Following a series of defeats in large primary states, Vermont Senator Bernie Sanders announced that he would be suspending his campaign for the Democratic presidential nomination, leaving former Vice President Joe Biden as the presumptive nominee to take on President Trump in November.
Vermont Senator Bernie Sanders said on Monday that it is “unlikely” that he will make another run for the presidency in the future.
While speaking to the Washington Post, the Jewish Senator said that a third presidential campaign would be extremely improbable.
“I think it’s very, very unlikely that I will be running for president ever again”, Sanders said in the interview.
The self-described democratic socialist added that “next time around” voters would probably see “another candidate carrying the progressive banner”.
The senator told the Washington Post that presumptive-Democratic nominee Joe Biden on his worst day would be “1,000 times better than Trump on his best day”.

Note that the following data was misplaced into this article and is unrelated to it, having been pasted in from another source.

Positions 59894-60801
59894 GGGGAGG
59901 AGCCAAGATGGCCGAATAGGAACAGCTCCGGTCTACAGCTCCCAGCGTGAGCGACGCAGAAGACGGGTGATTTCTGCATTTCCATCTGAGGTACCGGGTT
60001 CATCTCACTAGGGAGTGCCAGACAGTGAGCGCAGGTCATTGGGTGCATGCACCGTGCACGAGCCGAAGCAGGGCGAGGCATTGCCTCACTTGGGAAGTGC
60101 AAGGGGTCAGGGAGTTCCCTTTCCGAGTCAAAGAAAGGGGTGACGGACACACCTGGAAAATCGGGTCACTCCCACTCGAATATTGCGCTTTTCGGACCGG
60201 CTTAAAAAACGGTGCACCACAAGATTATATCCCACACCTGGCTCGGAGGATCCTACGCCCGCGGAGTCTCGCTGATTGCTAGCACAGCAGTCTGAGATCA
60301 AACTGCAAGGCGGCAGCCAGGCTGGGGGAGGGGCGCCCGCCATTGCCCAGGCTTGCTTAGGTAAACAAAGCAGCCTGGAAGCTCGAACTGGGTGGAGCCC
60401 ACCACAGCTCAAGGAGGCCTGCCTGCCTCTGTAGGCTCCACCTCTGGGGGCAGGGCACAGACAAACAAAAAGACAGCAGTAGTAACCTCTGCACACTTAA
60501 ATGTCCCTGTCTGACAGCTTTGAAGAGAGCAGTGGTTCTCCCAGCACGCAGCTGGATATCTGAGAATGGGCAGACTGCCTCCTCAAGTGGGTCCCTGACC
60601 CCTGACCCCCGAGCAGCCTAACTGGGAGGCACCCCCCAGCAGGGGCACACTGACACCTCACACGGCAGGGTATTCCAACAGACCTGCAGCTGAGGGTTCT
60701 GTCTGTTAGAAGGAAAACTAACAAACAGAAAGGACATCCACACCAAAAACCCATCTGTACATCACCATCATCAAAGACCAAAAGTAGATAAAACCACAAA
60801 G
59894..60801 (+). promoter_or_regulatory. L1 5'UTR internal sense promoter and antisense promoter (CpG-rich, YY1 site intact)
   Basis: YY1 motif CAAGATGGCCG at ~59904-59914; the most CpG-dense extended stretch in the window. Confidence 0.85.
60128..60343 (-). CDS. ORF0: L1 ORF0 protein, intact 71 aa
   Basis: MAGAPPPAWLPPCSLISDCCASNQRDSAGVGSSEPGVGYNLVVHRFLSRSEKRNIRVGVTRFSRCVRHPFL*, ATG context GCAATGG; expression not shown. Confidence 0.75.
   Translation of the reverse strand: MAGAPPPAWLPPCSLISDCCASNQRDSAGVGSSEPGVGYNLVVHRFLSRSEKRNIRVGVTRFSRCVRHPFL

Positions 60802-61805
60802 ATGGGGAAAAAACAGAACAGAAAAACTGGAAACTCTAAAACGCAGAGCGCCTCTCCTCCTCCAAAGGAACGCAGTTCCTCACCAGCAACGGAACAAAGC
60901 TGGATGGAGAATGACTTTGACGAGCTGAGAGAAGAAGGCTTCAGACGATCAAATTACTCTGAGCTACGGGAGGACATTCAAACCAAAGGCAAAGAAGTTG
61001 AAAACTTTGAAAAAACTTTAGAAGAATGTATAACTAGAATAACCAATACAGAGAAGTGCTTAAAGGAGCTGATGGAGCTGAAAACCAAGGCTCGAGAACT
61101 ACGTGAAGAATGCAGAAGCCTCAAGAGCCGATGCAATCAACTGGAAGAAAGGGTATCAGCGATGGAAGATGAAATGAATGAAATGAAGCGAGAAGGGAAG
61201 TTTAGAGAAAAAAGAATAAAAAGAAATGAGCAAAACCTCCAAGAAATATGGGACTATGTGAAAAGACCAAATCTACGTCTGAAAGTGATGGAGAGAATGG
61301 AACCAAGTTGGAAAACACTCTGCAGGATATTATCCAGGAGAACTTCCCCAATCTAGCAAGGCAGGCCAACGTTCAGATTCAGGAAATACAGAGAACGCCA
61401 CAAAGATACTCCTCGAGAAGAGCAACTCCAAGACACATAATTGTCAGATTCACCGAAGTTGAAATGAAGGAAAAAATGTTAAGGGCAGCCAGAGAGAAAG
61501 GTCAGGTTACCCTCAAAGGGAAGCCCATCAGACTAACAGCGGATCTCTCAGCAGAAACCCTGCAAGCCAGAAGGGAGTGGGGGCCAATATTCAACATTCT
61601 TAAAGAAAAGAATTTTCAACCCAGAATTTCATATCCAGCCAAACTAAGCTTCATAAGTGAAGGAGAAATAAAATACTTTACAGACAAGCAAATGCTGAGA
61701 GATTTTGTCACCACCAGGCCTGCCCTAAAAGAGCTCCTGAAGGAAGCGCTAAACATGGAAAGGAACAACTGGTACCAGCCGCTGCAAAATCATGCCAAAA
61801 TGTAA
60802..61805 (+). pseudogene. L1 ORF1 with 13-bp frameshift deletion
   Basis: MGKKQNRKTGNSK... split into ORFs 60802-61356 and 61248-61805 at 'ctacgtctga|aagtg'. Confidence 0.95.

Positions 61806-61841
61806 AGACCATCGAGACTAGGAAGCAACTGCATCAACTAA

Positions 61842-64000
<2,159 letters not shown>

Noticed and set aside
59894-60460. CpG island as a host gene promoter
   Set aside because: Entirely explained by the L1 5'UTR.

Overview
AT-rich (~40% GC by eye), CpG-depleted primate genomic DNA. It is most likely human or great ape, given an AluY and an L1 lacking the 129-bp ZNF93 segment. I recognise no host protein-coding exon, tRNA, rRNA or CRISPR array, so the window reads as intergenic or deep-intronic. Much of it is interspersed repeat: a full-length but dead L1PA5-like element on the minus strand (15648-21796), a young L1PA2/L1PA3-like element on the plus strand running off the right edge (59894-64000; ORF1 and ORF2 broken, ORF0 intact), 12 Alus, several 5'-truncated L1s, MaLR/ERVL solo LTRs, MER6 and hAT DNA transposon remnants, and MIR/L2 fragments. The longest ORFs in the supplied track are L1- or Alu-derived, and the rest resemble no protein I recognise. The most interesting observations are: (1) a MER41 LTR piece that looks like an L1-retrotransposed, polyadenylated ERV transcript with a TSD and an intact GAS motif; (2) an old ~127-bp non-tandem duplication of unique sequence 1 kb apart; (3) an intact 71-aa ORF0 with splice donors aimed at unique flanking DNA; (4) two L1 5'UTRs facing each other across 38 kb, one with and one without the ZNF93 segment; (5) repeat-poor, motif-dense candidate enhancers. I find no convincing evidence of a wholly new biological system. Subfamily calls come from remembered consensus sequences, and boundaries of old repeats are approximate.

He reaffirmed, however, that he and the former vice president “have very serious disagreements on policy”.
“It’s just hard for me to imagine how anybody can defend the current structure of our health care system”, he said in reference to Biden’s support for expanding the existing Obamacare system.
Sanders became the final candidate last month, in a string of contenders for the presidential nomination, to drop out of the race after a series of primary losses and the sudden revival of the Biden campaign.
The suspension saw the end of his second bid for the White House, which began in February of last year. Until February, Sanders was the frontrunner for the Democratic nomination due to his victory in the New Hampshire primary along with a landslide win in the Nevada caucuses.
While Vice President Biden’s campaign floundered, he was suddenly resuscitated after a number of other candidates suddenly dropped out, leading to a coalescing of the moderate Democratic vote in the South Carolina primary, which was followed by a series of victories throughout March.